There are also four other members of the Gridman Alliance besides Yuuta, Rikka, Utsumi, and Gridman. These four are known as the Neon Genesis Junior High students and consist of Samurai Calibur, Max, Borr, and Vit. They can turn into upgrades/weapons for Gridman.


Before I get to my overall rating of this series and my final comments on it, it’s time to remind you that I currently have a poll running on Twitter to determine which fantasy series get the weekly, episodic review treatment for the Winter 2019 season. To vote, simply click the embedded tweet below, sign in, and select your choice.

And now that you’ve voted, let’s get on with the rest of this review. While I first thought this series was going to be a 5 or 6, I actually ended up giving it a 7/10 as the series progressed further. It really does become an entertaining show once you make it past the beginning, and every episode introduces some new twist.

Also, the fight animation of this series is a bit different from most others. It’s actually based on those old, live-action series in which guys in superhero and monster costumes fight in replica cities. Because of this, the animation may seem “wonky” at times, but I promise that it either gets better as the series progresses, or I simply stopped noticing it.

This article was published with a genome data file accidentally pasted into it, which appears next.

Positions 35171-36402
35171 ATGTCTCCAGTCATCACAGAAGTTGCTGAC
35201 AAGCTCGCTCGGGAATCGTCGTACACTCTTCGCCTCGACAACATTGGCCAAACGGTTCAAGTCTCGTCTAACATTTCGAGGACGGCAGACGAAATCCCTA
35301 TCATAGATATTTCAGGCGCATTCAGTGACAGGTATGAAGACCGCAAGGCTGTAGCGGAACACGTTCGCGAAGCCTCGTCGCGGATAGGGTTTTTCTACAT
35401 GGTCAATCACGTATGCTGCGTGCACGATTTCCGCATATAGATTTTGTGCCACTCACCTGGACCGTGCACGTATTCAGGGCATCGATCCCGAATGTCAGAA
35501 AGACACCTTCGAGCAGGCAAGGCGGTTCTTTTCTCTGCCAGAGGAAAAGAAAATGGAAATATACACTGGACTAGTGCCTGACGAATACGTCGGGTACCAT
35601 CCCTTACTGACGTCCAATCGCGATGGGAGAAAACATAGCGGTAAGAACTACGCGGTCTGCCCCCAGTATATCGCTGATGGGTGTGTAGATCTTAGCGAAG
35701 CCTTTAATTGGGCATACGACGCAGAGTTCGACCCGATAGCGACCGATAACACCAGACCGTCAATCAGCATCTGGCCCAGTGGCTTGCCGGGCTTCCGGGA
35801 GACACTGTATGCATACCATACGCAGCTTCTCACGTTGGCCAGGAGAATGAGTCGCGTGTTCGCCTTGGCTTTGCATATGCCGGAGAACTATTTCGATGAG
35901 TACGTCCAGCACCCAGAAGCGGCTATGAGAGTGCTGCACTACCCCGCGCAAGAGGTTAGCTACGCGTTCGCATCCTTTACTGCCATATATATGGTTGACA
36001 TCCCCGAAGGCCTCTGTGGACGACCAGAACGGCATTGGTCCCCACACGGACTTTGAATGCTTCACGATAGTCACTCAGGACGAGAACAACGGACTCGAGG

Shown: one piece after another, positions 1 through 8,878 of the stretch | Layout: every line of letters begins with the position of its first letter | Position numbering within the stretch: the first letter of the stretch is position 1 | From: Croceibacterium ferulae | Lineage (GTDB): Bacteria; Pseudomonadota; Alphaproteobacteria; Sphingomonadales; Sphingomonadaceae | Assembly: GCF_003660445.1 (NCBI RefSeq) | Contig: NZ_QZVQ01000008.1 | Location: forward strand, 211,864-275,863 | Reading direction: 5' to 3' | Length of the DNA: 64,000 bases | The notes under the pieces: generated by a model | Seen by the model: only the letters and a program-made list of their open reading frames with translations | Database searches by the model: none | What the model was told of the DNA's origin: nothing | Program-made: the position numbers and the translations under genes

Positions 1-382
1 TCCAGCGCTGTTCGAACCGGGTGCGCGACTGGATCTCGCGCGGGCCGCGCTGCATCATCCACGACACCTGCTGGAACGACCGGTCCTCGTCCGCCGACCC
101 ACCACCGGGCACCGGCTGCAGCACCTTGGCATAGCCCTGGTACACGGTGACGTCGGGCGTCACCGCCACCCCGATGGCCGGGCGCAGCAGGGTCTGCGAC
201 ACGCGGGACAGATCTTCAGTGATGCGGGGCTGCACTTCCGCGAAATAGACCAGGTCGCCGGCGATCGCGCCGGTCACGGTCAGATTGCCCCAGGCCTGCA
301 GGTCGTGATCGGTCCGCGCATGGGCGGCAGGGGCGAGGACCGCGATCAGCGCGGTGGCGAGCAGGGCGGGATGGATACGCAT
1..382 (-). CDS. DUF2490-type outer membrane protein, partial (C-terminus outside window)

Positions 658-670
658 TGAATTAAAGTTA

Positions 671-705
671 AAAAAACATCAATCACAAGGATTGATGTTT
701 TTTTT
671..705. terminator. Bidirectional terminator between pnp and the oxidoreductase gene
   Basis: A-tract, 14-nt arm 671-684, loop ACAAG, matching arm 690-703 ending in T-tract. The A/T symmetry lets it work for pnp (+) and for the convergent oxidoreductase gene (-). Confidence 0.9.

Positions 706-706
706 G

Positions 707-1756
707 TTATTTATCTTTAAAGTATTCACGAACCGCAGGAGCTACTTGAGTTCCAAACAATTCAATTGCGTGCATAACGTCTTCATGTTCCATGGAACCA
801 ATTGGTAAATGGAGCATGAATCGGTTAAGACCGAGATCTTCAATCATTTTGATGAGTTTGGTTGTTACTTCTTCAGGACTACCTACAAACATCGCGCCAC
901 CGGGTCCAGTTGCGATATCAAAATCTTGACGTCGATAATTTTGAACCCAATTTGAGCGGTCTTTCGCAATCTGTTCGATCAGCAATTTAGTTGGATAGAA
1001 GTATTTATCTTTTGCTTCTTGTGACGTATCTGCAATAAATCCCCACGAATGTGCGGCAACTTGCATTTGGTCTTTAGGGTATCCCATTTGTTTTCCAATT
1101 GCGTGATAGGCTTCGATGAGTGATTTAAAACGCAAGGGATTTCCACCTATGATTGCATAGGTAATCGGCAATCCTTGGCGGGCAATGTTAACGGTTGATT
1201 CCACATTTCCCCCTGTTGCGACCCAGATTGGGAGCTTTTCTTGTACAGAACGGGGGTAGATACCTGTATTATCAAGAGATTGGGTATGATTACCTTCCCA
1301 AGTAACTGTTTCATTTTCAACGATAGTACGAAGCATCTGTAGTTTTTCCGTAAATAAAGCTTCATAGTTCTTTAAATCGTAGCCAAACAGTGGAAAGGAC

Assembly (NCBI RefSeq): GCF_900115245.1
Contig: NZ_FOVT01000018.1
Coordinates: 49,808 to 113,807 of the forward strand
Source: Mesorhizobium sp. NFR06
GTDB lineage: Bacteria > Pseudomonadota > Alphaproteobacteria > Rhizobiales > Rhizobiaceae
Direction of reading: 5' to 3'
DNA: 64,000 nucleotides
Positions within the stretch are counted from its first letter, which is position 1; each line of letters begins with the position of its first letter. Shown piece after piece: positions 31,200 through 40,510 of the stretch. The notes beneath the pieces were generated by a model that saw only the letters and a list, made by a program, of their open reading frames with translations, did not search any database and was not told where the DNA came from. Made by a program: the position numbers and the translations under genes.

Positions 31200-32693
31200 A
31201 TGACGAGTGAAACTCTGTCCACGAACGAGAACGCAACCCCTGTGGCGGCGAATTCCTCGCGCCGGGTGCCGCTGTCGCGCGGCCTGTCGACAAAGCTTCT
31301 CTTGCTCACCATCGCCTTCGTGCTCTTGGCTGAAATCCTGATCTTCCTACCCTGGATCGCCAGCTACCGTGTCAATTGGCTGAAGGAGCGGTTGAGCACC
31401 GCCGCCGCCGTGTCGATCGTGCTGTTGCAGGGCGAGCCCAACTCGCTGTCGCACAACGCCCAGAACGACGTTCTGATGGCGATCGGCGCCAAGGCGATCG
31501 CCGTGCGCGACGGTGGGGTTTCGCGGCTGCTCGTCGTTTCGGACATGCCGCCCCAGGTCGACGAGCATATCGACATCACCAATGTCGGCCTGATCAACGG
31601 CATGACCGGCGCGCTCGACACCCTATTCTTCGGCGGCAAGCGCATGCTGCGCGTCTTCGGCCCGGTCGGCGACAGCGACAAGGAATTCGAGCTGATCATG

In the end, if you didn’t give SSSS.Gridman a chance or if you dropped it early on, I highly recommend completing this series. But, if you can’t be bothered to watch past episode 3, I have you covered because I reviewed each episode starting with episode 4 (I’ll have those linked at the end of this post).

So, if you watched SSSS.Gridman, what did you think of the series as a whole? Do you agree with my assertion that the series gets a lot better after the slow start? And, if you didn’t watch it, or if you dropped it, let me know why down in the comments.

If you enjoyed this review or found it helpful in any way, be sure to click the like button ❤ down below. Also, follow me on Twitter @DoubleSama to stay up to date with all of my new content, not to mention the polls which influence what content appears on my blog.

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SSSS.Gridman episode reviews:

Episode 4 Episode 5 Episode 6
Episode 7 Episode 8 Episode 9
Episode 10 Episode 11 Episode 12

My review of the spin-off SSSS.Dynazenon is available now.